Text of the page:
Mom's urgent warning after toddler loses eye to popular Christmas decoration

“The weighted stocking holder fell and hit him directly in his left eye.”  (Photo: Getty)

Decorating the house for the holidays is a fun annual tradition for most families, but one mom is warning other parents that even seemingly-innocent Christmas decorations can potentially be hazardous to kids. Nicole Mackintosh Leo understands this only too well.

Three years ago, Leo’s then 14-month-old son tugged on a weighted stocking holder when it fell on his face, causing serious injuries.

In effort to prevent other children from getting injured, Leo detailed the incident in a Facebook post gone viral.

“Not a fun post, but an important one as you begin decorating for the holidays. Three years ago, my son (then 14 months) was at home with his nanny when he pulled on a Christmas stocking and the weighted stocking holder fell and hit him directly in his left eye,” she wrote in the post. ”

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“Please reconsider using weighted stocking holders. There are much safer alternatives,” Leo said. (Photo: Getty)

After emergency surgery, Leo said the doctors determined that the damage was “too extensive” and that he would need to have his eye removed. One week later, he had enucleation surgery (removal of the eye).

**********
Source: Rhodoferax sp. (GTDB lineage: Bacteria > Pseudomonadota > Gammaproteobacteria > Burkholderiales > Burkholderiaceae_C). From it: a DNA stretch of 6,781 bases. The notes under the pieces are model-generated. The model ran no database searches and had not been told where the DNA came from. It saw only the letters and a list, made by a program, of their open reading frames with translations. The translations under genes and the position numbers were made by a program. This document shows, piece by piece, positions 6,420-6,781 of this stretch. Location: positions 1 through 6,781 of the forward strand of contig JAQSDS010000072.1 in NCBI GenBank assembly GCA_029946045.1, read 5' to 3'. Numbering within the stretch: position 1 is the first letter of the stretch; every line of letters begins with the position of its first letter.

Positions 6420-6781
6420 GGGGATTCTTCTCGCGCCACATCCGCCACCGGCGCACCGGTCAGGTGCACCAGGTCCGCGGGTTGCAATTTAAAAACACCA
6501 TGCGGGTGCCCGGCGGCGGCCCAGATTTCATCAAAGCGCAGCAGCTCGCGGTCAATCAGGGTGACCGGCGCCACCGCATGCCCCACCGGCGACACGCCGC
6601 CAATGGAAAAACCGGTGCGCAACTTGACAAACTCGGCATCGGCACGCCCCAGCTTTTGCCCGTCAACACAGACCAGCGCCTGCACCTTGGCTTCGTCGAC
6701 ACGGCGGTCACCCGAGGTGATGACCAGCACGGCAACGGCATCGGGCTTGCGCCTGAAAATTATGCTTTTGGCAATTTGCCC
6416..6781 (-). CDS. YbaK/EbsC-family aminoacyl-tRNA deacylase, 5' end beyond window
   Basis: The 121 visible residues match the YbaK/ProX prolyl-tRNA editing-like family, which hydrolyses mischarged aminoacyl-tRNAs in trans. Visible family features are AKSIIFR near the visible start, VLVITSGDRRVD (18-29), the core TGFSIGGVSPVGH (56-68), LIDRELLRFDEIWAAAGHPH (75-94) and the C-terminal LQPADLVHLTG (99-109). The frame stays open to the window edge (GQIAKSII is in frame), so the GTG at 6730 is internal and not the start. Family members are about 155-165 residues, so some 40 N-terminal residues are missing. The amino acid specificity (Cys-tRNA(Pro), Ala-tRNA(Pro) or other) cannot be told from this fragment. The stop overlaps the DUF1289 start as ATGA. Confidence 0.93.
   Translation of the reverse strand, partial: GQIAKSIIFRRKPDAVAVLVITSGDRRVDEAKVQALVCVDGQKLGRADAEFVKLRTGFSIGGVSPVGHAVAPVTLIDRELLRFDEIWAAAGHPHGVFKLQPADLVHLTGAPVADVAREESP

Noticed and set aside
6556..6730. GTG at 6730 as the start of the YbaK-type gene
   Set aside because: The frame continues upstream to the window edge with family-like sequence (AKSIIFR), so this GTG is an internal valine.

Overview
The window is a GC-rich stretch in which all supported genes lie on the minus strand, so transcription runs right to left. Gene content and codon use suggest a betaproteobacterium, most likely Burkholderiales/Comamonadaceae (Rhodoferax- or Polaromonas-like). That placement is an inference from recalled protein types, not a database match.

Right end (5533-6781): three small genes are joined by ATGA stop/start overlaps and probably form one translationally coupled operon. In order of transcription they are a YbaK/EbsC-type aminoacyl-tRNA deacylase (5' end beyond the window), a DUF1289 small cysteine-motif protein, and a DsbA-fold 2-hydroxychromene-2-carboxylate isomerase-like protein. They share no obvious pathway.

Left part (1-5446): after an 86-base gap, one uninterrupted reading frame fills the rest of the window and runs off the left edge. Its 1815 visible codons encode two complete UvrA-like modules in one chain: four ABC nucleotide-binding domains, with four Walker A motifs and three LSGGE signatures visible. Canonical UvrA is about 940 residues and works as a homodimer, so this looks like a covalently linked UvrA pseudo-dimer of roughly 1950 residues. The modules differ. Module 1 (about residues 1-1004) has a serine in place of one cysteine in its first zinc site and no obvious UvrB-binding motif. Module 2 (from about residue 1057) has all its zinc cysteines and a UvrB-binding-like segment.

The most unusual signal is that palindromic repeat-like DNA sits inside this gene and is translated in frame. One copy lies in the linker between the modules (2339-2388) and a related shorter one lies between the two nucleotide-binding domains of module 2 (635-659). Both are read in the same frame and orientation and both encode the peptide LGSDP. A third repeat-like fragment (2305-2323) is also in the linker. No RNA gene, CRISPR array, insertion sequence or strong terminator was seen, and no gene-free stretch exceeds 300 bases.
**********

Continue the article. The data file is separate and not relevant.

But their story has a “happy ending,” according to Leo.

“Our son has a flawless prosthetic eye. He is one of the silliest, bravest, most fun-loving boys I know. He plays soccer, t-ball, and he loves swimming. We are lucky. I hope by posting this, I’m raising awareness,” she added, with one final plea:

“Please reconsider using weighted stocking holders. There are much safer alternatives. We use 3M Command hooks. Please share. Please help us raise awareness.”Leo has since set her Facebook profile to private, but her message was shared more than 4,000 times, reaching thousands of parents across the globe!

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In the early part of the 20th century, tinsel contained lead, which put people at risk of lead poisoning. (Photo: Getty)

On a similar note, Christmas tinsel was  once deemed so risky that the FDA had to regulate it .  In the early part of the 20th century, tinsel contained lead, which put kids at risk of lead poisoning.

In 1972, the FDA and tinsel makers altered the way they made the popular decoration — although the change was reportedly kept secret for fear that people who preferred the lead variety would stockpile on it!

What do you think — are you careful when you hang Christmas decorations in your home?

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